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DDI Launches The Frontline Leader Project

DDI’s Frontline Leader Project presents ongoing research about the rising challenges managers face in a rapidly changing workplace
PITTSBURGH—From the workplace classic movie “Office Space” to the beloved TV series “The Office,” terrible managers are often the butt of jokes, bonding together co-workers in shared frustration. But what’s rarely discussed is how difficult it is to be a manager, and the deep anxiety many managers have about becoming a leader.
 
That’s why DDI has launched its Frontline Leader Project, an ongoing research endeavor focused entirely on the experience of frontline managers. With new findings published regularly, the project will be a forum for fresh research gleaned from DDI’s vast database of assessment and survey data specific to the challenges of frontline leaders.
 
“Frontline leaders are the backbone of every organization, yet are often typically given the least amount of attention and leadership training,” said Mark Busine, lead researcher of the project and vice president, product management at DDI. “This causes a lot of anxiety for leaders who feel unprepared for their roles, and paralyzes organizations from achieving critical business goals. It’s essential for companies to start paying more attention to this group of leaders, who are the closest to products and customers and play a crucial role in translating the organization’s business strategy into real results.”
 
Topics of research for the project will be related to areas such as how and when leaders are selected to become managers; skill gaps among frontline managers; emotional challenges of first-time leaders; and the perceptions of frontline managers by their employees, colleagues, and senior leaders.
 
“Becoming a leader marks a dramatic shift in your work life,” continued Busine. “It’s a huge change to go from being able to control your own success to depending on others to be successful, and leaders tell us that it causes them a lot of stress. So while employees often complain about their managers, the reality is that most managers don’t receive much support in this critical career transition, and are simply emulating what they’ve seen other managers do.”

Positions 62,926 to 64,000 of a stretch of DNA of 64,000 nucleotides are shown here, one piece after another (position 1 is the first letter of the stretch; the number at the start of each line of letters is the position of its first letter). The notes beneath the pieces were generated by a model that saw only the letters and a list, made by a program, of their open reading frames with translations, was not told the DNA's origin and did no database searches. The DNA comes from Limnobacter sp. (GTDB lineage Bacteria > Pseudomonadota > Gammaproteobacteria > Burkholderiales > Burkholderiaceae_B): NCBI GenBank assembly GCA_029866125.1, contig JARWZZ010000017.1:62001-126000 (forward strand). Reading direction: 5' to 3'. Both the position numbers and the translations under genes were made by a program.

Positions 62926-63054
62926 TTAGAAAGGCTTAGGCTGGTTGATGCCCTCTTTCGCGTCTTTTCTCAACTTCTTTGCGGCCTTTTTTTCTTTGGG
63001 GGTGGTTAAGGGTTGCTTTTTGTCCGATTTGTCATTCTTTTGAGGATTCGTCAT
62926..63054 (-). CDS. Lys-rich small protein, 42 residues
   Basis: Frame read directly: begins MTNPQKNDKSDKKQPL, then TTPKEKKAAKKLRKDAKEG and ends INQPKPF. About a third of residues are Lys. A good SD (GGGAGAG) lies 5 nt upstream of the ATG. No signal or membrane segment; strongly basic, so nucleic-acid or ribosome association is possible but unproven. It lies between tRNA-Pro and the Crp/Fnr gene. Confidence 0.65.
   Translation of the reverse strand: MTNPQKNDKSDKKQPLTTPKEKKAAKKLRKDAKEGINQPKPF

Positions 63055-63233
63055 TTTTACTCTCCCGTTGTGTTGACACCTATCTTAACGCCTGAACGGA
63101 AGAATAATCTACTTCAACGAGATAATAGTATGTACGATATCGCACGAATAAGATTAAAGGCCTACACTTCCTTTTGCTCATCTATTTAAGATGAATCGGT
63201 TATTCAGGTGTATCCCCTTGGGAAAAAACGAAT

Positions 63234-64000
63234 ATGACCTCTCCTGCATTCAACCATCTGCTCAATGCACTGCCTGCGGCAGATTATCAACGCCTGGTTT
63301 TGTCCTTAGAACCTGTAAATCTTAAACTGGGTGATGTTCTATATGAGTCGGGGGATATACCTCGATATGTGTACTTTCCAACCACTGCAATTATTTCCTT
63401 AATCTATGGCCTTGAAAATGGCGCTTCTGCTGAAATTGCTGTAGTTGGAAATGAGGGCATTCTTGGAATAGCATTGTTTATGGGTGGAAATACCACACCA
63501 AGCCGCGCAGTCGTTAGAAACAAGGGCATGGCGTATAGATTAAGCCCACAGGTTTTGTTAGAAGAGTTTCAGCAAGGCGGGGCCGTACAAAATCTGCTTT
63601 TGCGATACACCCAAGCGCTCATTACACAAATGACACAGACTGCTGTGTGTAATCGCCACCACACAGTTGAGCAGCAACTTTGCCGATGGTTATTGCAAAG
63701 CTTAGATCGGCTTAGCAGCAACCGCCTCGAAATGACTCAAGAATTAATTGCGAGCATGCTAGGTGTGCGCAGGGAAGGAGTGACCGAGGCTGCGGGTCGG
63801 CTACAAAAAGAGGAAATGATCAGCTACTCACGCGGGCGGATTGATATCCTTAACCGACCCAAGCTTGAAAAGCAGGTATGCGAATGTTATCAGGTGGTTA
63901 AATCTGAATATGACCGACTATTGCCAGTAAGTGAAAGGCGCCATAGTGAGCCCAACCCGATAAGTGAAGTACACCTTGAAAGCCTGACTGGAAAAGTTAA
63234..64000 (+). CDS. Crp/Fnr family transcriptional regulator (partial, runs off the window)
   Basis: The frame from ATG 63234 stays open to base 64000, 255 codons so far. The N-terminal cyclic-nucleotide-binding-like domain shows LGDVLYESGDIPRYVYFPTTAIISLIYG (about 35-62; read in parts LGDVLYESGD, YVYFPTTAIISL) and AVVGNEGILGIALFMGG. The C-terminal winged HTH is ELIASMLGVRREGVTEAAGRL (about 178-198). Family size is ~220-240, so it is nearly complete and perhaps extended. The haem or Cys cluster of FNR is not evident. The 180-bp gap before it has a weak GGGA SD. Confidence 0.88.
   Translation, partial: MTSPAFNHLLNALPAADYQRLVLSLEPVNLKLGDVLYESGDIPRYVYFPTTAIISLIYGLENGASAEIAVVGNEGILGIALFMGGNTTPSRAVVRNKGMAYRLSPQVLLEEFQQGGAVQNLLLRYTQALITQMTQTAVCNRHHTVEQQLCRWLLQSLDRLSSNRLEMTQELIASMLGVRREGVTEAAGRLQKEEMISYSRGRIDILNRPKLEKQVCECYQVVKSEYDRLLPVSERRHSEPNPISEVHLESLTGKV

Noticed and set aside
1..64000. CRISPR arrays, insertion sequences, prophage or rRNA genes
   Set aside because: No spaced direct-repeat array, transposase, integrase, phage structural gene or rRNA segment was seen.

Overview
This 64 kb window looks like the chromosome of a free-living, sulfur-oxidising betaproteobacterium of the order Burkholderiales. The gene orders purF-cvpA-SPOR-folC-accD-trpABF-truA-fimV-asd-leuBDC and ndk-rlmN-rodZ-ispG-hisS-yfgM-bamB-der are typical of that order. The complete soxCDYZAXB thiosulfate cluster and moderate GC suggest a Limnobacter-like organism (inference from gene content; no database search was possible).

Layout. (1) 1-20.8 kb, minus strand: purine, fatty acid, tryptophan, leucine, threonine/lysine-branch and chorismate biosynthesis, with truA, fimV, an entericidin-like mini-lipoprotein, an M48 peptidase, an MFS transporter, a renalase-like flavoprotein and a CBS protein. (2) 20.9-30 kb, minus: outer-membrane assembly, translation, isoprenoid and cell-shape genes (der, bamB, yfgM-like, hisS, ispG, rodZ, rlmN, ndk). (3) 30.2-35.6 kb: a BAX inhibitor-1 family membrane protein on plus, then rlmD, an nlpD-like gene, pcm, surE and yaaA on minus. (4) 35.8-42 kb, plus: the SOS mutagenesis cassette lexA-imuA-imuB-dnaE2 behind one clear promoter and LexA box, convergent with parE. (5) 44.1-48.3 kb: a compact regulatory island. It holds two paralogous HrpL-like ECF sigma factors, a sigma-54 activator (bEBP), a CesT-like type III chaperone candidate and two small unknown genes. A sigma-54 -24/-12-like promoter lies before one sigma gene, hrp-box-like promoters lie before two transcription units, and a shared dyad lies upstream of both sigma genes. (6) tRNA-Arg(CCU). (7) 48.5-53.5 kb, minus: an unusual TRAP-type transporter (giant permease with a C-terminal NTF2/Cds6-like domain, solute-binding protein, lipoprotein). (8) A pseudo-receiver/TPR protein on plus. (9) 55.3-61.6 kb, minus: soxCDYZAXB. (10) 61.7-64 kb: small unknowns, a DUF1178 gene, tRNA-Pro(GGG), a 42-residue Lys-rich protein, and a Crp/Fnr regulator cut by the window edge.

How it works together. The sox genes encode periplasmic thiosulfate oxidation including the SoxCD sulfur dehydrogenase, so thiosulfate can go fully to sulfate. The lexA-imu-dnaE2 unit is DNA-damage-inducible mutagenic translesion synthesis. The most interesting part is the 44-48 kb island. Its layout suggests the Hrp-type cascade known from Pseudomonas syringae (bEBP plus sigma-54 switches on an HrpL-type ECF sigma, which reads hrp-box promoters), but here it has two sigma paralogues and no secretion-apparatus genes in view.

In the initial phase of research, DDI drew on survey data from more than 9,700 frontline leaders around the world, as well as its database of more than 13,700 frontline manager assessments. The research was focused on looking at demographics of frontline leaders, their background and path to leadership, and their aptitude for leadership.
 
Key findings include:
  • Women start getting pushed off the corporate ladder at the very first rung. DDI’s assessment data shows not only who gets leadership roles, but who is given the opportunity. The research showed that only 40% of individual contributors being considered for manager jobs were women, a number which declined precipitously at each higher level of leadership.
  • The average age when people first become a manager is 36. While most people enter leadership in their late twenties and early thirties, many people step into leadership later in life, including in their 50s and 60s.
  • People with degrees in the humanities have the strongest leadership skills. Frontline managers who demonstrated the strongest leadership skills tended to have degrees in the humanities, while leaders in more technological positions struggled much more with leadership skills.
  • MBAs don’t create better managers. Most people pursuing MBA degrees do so with the intention of climbing the corporate ladder in leadership roles. However, our assessments show that people with MBAs have only marginally better leadership skills than their counterparts with only undergraduate degrees.
  • Managers are left to sink or swim. On average, managers don’t get leadership training until four years after they’ve become a manager, leaving them to struggle through on their own in the first several years.
 
For more on the Frontline Leader Project, visit ddiworld.com/frontlineleaderproject.
 
 
About DDI
DDI is a global leadership consulting firm that helps organizations hire, promote and develop exceptional leaders. From first-time managers to C-suite executives, DDI is by leaders’ sides, supporting them in every critical moment of leadership. Built on five decades of research and experience in the science of leadership, DDI’s evidence-based assessment and development solutions enable millions of leaders around the world to succeed, propelling their organizations to new heights. For more information, visit ddiworld.com.
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